Alfa Romeo deserves to do well on the sales charts! Let me rephrase that; Alfa Romeo should be a runaway success. Alas, it continues to be plagued by perceptive, preconceived ideas of unreliability and poor workmanship. And while some of these are true, there are more merited aspects to the brand that will be eternally inscribed in the automotive annals.
That said, the Italian brand’s Quadrifoglio (formerly Quadrifoglio Verde) arm represents performance, panache and ultimate prestige. It is currently spearheaded by the Giulia sedan and Stelvio SUV models and, while I have had the privilege to sample both, it was surprisingly the latter that truly left an indelible mark of appreciation in me. For someone who’s partial to sports sedans over SUVs it might come as a surprise, but sadly the Guilia Q I tested three years ago was plagued with electronic gremlins that left me rather cold at the end of the test tenure.
Built on the same platform as the Giulia, the Stelvio can be loosely described as the SUV variant of the Giulia boasting a higher centre of gravity and all-wheel drive traction. In the instance of the Q version, it even shares the 2.9-litre twin turbo V6 powerplant that pushes out 375 kW and 600 Nm through an eight-speed transmission. It takes the fight directly to the BMW X3M Competition, Mercedes-AMG GLC 63 S and Porsche Macan Turbo. Right through my test tenure, the Stelvio Q performed quite admirably with no technical issues to mention.
The Stelvio Q manages to meld all the right ingredients to arrive at one of the most satisfyingly good performance SUVs I have yet experienced. For starters, the sitting position is spot-on with the driver’s seat displaying great scope of adjustment, even affirming my preferred low-seating position. That leather and alcantara wreathed steering wheel is nicely weighted and incisive in changing the Stelvio’s direction. If there was any criticism of the cabin, then these can be levelled at the plastics used, which detract from the rest of the cabin appointments. Also, the infotainment is not the most intuitive to use, even more so while on the move.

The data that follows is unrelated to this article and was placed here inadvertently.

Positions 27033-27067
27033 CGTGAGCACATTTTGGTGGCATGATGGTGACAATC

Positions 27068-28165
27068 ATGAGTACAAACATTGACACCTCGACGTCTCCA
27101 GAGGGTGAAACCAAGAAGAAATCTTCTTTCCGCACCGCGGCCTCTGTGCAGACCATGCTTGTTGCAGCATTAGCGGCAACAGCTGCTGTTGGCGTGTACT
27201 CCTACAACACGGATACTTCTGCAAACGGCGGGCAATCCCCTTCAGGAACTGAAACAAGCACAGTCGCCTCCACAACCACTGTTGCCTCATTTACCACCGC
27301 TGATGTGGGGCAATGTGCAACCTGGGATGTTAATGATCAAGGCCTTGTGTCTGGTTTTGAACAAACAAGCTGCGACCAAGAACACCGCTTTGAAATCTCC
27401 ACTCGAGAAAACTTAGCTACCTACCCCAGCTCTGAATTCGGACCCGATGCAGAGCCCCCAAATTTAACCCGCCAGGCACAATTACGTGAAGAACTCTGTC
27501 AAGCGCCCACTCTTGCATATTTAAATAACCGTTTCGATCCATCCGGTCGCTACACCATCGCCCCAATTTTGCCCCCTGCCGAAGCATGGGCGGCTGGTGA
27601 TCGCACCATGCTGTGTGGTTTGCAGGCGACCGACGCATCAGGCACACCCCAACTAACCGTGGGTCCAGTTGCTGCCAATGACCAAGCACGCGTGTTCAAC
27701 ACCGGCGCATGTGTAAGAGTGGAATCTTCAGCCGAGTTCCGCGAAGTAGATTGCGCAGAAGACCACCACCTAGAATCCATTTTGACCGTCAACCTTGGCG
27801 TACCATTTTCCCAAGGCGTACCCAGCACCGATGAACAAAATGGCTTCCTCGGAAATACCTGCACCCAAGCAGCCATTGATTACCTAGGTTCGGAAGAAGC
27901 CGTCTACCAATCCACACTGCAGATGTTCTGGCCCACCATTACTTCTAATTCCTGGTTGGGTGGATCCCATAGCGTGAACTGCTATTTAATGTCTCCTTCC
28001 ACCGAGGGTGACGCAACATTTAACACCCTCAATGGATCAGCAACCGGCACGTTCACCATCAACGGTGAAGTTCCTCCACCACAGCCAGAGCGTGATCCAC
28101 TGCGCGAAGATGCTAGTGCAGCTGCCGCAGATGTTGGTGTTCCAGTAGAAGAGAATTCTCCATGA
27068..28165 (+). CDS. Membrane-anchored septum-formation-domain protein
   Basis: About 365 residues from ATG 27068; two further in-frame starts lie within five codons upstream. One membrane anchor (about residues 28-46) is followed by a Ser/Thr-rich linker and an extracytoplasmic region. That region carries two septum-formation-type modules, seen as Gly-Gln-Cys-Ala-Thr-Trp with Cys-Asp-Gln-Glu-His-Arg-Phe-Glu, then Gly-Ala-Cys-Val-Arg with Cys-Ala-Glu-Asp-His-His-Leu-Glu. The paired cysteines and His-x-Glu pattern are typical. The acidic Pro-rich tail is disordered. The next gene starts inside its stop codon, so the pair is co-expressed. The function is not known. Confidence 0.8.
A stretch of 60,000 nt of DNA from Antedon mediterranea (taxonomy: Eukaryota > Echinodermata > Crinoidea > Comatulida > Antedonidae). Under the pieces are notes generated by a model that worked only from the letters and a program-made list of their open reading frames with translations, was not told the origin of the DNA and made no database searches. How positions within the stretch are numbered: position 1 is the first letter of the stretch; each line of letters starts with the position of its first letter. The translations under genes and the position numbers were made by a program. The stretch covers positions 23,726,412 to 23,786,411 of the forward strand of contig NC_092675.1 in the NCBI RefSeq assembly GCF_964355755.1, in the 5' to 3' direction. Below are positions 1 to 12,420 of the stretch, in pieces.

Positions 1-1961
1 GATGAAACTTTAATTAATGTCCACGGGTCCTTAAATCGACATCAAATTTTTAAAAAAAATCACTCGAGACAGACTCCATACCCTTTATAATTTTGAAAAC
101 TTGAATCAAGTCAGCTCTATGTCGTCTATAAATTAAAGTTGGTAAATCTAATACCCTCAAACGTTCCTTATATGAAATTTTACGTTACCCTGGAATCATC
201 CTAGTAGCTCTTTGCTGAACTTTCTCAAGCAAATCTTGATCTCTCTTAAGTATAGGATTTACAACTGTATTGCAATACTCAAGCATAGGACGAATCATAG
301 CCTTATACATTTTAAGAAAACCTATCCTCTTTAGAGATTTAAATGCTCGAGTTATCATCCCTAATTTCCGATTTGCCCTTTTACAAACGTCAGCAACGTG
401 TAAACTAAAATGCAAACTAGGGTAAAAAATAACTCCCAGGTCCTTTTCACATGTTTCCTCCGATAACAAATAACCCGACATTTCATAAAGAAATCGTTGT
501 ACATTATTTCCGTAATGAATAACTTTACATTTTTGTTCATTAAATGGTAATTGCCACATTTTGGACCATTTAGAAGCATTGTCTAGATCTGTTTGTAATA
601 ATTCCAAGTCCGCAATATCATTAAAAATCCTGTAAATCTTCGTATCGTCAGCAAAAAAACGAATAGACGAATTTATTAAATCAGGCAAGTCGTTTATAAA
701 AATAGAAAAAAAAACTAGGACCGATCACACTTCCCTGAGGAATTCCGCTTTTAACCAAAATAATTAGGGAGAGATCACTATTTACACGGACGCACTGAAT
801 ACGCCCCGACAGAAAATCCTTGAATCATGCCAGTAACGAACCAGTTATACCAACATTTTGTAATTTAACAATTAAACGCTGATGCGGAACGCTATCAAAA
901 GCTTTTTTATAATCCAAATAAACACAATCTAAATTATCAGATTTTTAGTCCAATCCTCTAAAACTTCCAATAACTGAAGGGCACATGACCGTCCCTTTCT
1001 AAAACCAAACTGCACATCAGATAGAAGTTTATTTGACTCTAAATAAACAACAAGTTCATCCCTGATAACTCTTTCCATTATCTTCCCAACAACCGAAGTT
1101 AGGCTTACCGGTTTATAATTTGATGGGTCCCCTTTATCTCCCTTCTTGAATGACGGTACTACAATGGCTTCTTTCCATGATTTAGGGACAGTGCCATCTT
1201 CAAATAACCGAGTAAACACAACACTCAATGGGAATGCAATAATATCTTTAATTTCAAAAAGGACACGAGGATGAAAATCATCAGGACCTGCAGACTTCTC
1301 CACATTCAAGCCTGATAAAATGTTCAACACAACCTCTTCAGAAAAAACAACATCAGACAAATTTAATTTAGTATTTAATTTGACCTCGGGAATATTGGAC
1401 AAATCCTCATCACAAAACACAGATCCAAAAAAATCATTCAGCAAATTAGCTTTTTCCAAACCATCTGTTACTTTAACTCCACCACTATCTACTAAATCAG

Powering the Stelvio Q is the Ferrari developed 2.9-litre V6 twin-turbo that traces its roots back to the 3.9-litre V8 twin-turbo engine that nestles under the Ferrari Portofino, but with two cylinders lopped off. In the Alfa application, it remains a characterful, chatty mill with oodles of shove at the in the mid to upper reaches of its rev range. At low revs, it behaves as an unassuming motor that manages the mundane day-to-day urban traffic with aplomb. However, switch drive mode from the default normal to the more dynamic race mode and the vehicle’s character swaps its brogues for spikey running shoes. The mode also neuters the traction control altogether, although the all-wheel drive still manages prodigious levels of grip, even in inclement weather conditions.
Then there’s the gravel V6 exhaust note that layers a deliciously fruity and mellifluous track that eggs you on to make it sing while rowing through the gears via the ergonomically pleasing and exquisite metal paddle shifters. It is, unequivocally, the best sounding modern V6 engine in my small book. Even on standard steel brakes, the Stelvio stops very well with a consistent brake pedal feel and with very little fade exhibited. You could, of course, specify the more robust carbon ceramic brakes, but the standard brakes should more than suffice for road driving conditions.
At R1 519 900 the Stelvio Q offers exceptionally value for money among its rivals, coming in almost R300k less than its German rivals, which is quite some margin. Many might lament that reliability maybe a contentious topic, but with a 6yr/100 000km maintenance plan and 3yr/100 000km, the Italian brand seems to be moving in the right direction.
Following my rather disappointing drive in the Giulia Q, I was expecting some of that car’s technical gremlins to rear their ugly head, but not this time around. The Stelvio Q is simply one of the best performance SUVs I’ve driven – rating right up there with the Mercedes-AMG GLC 63 S and Jaguar F-Pace SVR. In fact, so good it is, it simply overshadowed the BMW X3M to an outright eclipse. And that, if little else, speaks large volumes of the Alfa Romeo Stelvio Q’s impressive performance disposition.